Côte d'Azur Deluxe n°2012-1 printemps
Côte d'Azur Deluxe n°2012-1 printemps
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  • Parution : n°2012-1 de printemps

  • Périodicité : trimestriel

  • Editeur : ASB Publishing S.a.r.l.

  • Format : (230 x 297) mm

  • Nombre de pages : 148

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  • Dans ce numéro : les Russes et la Côte d'Azur.

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18 I cÔte d’azur deluxe I inside –> It was the Russians who took the first rank in the cosmopolitan society of Nice with the arrival of the Empress Alexandra Feodorovna. She arrived one year after the death of her husband, Emperor Nicolas I, and her stays here between 1856 and 1860 contributed greatly to launching Nice as a winter resort. The city did not yet have a railway link, and the visitors had to come to France by road or by sea. The natural harbour of Villefranche is close by and situated between Nice and Saint Jean Cap Ferrat, however, provided an ideal anchorage for the visiting vessels. It was at this harbour that the Frigate « Kingdom of Sardinia » arrived in which the Empress Alexandra had travelled. The road to Nice was in a bad condition, it was little better than a poor country lane. The Empress Alexandra Feodorovna financed the building of a modern carriage road that was completed in 1856. This bore the name Boulevard de l’Impératrice de Russie for more than a century. The Russian colony became large and important enough to send a delegation to the Empress requesting her patronage for the building of an Orthodox church. This Russian church in the rue Longchamp was dedicated in January 1860. The Empress Alexandra inspired a remarkable infatuation in the people of Nice. On the eveof the annexation of Nice by France, she setup her household in the Villa Bermond, a sumptuous domain in the Sainte–Hélène district of the city. By this time sick and weak she left Nice after the Russian Easter celebrations of 1860 never to return to the city again. It was thanks to her, however, that a tradition was established : all subsequent Russian Imperial Families became regular guests on the Côte d’Azur until 1917. A Russian colony, rich and elegant, followed in their train, and this dazzling community was never again to leave Nice. The Emperor Alexander III frequently visited the Côte d’Azur, it was not unusual to see him strolling on the streets and on the sea front. He was an enthusiastic visitor to the potteries in Vallauris, returning with a carriage packed full of purchases. The Emperor died prematurely at the age of forty nine in 1894. He was succeeded by his eldest son, Nicolas II. He was to be the last of the Russian tsars. How Olga became a typical girl’s name in Nice While the majority of the imperial family were loyal guests at the Côte d’Azur, some of them have had a more prominent place than others in the memory of the people of Nice. The Grand Duchess Helena Pavlovna, sister-in-law of Emperor Nicolas I, for example « invented » the fashion for sea bathing. She was the first person to have pine bathing cabins constructed on the beach. The Grand Duchess Olga, the daughter of Nicolas I was also accustomedto spending the season on the Côte d’Azur. She did much charitable work and became very popular as a result. A great tribute to her memory is the fact than many local girls were given the first name Olga, a name which had scarcely been known previously in Nice. The size of the Russian colony increased continuously : it included rich tourists who were drawn by the presence of their Imperial Family, but also by consumptives who were attracted by the mild and healthy climate of the coast. Sumptuous mansions In his book « Les promenades de Nice », Emile Negrin describes the two lavish properties occupied by the imperial court as they were in 1867 : « The Bermond estate comprises 40 hectares, four villas, cascades of water, fountains, a bed of exotic plants, whole fields of Parma violets, entire hillsides of olives, 250,000 orange trees, a farm, 10,000 fruit trees... The villa is dominated by an enormous lakeupon which swans and ducks swim, and into which a medieval-style round tower plunges. The water that feeds this flows out through a gallery of ornamental ruins. Ivy covers the separate wall sections. To the right of the villa are the greenhouses where the banana trees bear their fruit. A number of cashmere goats are kept in pens behind the building. Not far from these is an aviary loud with the chirping of a hundred or so exotic birds ; winged jewels that sing each morning in praise of the mild climate ». Saint Nicolas the Miracle Worker, the only Russian Orthodox cathedral beyond the frontiers of the Russian Empire before 1917. By 1896 the Russian colony had grown to such an extent that the Orthodox church in the rue Longchamp was too small to serve its needs. Nicolas II authorised the construction of a new building on his property, the first stone was laid in 1903. Work continued at a slow pace (held back by the Russo-Japanese War) ; and it took nine and a half years before it was finally completed. The Emperor, however, took a decisive stand to press ahead with the construction work, and he made a gift of 700,000 gold francs to ensure completion. This project, designed by the architect M.T. Preobrajensky, used much local material which would be in harmony with the natural landscape of the Côte d’Azur. The bricks which decorate the façade are from Germany, the marble is French, the pink granite Italian, the glazed tiles are Florentine but the stone is from the quarries of la Turbie, on the heights above Nice and Monaco. The decoration, however, scrupulously respects the rules of Orthodox iconography. The decorative objects are almost all gifts from members of the congregation : they represent a synthesis of many different styles of Russian religious art and the building in its entirety and its decoration is a veritable museum. It is the only church of its kind in Europe to have been erected outside Russia. It is a historic treasure and a marvel of architecture, and furthermore the last gift of the Photo : CTR Riviera Côte d’Azur/Anas BROCHIERO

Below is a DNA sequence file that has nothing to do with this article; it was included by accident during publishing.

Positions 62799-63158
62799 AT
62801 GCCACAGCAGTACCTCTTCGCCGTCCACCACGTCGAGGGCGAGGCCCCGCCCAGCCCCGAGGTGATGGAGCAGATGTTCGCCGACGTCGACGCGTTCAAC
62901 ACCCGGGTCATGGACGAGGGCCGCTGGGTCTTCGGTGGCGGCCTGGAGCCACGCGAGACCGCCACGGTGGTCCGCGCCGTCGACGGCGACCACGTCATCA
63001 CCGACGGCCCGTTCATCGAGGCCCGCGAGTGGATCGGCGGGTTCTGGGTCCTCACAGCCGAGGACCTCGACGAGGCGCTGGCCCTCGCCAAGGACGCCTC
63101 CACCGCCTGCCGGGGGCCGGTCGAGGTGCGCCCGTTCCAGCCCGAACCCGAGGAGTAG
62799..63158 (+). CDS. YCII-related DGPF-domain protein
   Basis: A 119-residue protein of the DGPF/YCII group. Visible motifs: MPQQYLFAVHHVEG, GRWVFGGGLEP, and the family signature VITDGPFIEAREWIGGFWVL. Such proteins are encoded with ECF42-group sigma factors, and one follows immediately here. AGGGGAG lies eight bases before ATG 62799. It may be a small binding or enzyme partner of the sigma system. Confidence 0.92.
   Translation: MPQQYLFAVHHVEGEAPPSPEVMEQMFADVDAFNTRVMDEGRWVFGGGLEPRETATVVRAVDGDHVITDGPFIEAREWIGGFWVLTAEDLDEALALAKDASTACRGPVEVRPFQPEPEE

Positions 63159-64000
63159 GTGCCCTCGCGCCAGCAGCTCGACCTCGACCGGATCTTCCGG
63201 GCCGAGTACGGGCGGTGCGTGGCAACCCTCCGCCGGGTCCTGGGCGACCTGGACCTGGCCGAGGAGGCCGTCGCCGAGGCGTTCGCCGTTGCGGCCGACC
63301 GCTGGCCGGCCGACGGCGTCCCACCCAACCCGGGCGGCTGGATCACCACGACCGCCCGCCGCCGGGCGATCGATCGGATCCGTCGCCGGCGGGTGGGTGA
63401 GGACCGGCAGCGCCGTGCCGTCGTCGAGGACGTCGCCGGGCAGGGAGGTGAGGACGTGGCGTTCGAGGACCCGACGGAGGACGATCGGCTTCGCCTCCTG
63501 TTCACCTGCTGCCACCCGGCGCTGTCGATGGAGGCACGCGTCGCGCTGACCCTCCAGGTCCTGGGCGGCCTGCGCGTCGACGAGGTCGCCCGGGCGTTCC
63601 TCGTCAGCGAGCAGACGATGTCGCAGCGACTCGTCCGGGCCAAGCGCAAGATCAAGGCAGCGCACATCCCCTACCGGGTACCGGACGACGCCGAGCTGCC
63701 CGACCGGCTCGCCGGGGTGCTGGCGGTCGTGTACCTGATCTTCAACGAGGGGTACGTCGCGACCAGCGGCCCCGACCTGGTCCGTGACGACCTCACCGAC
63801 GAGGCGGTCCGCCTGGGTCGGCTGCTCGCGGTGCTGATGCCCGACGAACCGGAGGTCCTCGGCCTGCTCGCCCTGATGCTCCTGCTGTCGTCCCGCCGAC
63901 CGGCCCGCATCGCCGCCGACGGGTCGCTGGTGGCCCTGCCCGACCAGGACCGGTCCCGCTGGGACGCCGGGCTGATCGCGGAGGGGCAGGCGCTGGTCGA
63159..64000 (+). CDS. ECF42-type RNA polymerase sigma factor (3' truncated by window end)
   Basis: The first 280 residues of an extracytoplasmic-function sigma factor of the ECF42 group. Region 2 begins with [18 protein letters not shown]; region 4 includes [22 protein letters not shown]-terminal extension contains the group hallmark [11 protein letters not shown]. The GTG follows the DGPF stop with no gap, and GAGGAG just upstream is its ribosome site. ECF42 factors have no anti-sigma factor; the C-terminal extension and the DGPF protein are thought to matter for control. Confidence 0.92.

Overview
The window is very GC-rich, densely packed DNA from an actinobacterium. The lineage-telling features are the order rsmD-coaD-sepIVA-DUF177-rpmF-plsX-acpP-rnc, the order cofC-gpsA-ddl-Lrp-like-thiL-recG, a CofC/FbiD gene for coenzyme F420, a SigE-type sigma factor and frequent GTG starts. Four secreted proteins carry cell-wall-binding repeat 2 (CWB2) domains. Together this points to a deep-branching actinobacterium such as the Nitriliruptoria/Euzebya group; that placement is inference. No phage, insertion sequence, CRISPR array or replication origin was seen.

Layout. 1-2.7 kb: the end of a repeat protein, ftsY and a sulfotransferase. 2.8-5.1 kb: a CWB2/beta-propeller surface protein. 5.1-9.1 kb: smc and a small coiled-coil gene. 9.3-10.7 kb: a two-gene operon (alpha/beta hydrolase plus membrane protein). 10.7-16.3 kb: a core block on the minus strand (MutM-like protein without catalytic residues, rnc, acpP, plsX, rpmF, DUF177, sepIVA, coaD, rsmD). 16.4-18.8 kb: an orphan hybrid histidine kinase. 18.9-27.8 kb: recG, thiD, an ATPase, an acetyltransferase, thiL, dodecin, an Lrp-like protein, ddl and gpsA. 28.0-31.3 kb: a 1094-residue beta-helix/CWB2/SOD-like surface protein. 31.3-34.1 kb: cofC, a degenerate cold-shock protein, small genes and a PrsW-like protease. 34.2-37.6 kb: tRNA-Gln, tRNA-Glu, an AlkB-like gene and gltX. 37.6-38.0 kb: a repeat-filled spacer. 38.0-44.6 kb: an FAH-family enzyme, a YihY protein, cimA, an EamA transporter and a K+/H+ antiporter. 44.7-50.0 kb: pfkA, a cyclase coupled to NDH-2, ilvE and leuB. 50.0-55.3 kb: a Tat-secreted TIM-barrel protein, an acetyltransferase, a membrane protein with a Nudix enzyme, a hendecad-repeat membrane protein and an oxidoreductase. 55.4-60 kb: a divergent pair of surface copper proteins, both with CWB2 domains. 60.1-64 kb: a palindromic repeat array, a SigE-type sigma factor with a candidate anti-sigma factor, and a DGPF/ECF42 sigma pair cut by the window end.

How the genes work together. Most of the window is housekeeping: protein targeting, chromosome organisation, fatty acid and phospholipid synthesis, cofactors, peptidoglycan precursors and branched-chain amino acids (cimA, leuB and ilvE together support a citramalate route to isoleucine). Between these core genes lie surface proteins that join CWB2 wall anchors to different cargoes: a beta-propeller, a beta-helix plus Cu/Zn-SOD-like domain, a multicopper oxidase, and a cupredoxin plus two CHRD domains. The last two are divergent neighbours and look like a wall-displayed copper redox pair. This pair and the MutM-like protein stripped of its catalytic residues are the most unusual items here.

Imperial Family to Nice ; a mere five years after its consecration the czarist regime was swept away by the current of history. It was to remain a place of hope and of exile for all those Russians who had lost their homeland, and who returned to Nice after 1917. After countless adventurous episodes over many years the Cathedral was finally returned to the rightful owners as the property of the Russian Federation. It is the most frequently visited of all monuments in Nice today. (There are of course, other Orthodox churches in existence on the Côte d’Azur – although on a more modest scale – for example in Menton, Cannes or San Remo.) A second circle of Russian guests - less aristocratic than the household of the emperors - cohabited side-by-side with the Imperial court. This consisted of such brilliant people as the writers Gogol, Chekhov, the painter Marie Bashkirtseff, the composer Tchaikovsky … regular visitors who were captivated by the charmof Nice and the Riviera. The Russians of days gone by have retained their place in the hearts of the people of Nice ; their former presence here has left an indelible heritage. Sumptuous mansions, many of them now in new roles as museums, the Cathedral of Saint Nicolas, the footprints left by the writers and artists… This history of a continuing love has not faded, since the Russians have returned again in even greater numbers to the Côte d’Azur since the 1990s. Finally it would only be a small step if the history I 19 Promenade des Anglais were to change hands from the English so to speak … with a re-naming as the Promenade des Russes in honour of the Russian guests. We have a specialist here in Nice for our common history and for all that links the Côte d’Azur with Russia : Alex Benvenuto. He is the author of numerous successful books on the Riviera the County of Nice, he has also published a study of the relations with the Russians « La Côte d’Azur des Russes » - the Russians on the Côte d’Azur, which has been translated into Russian. He is also the author of a book on traditional Nice cuisine with an excellent collection of recipes, which has also been translated into Russian. These books are all published by Editions Serres, and are available for purchase in Internet.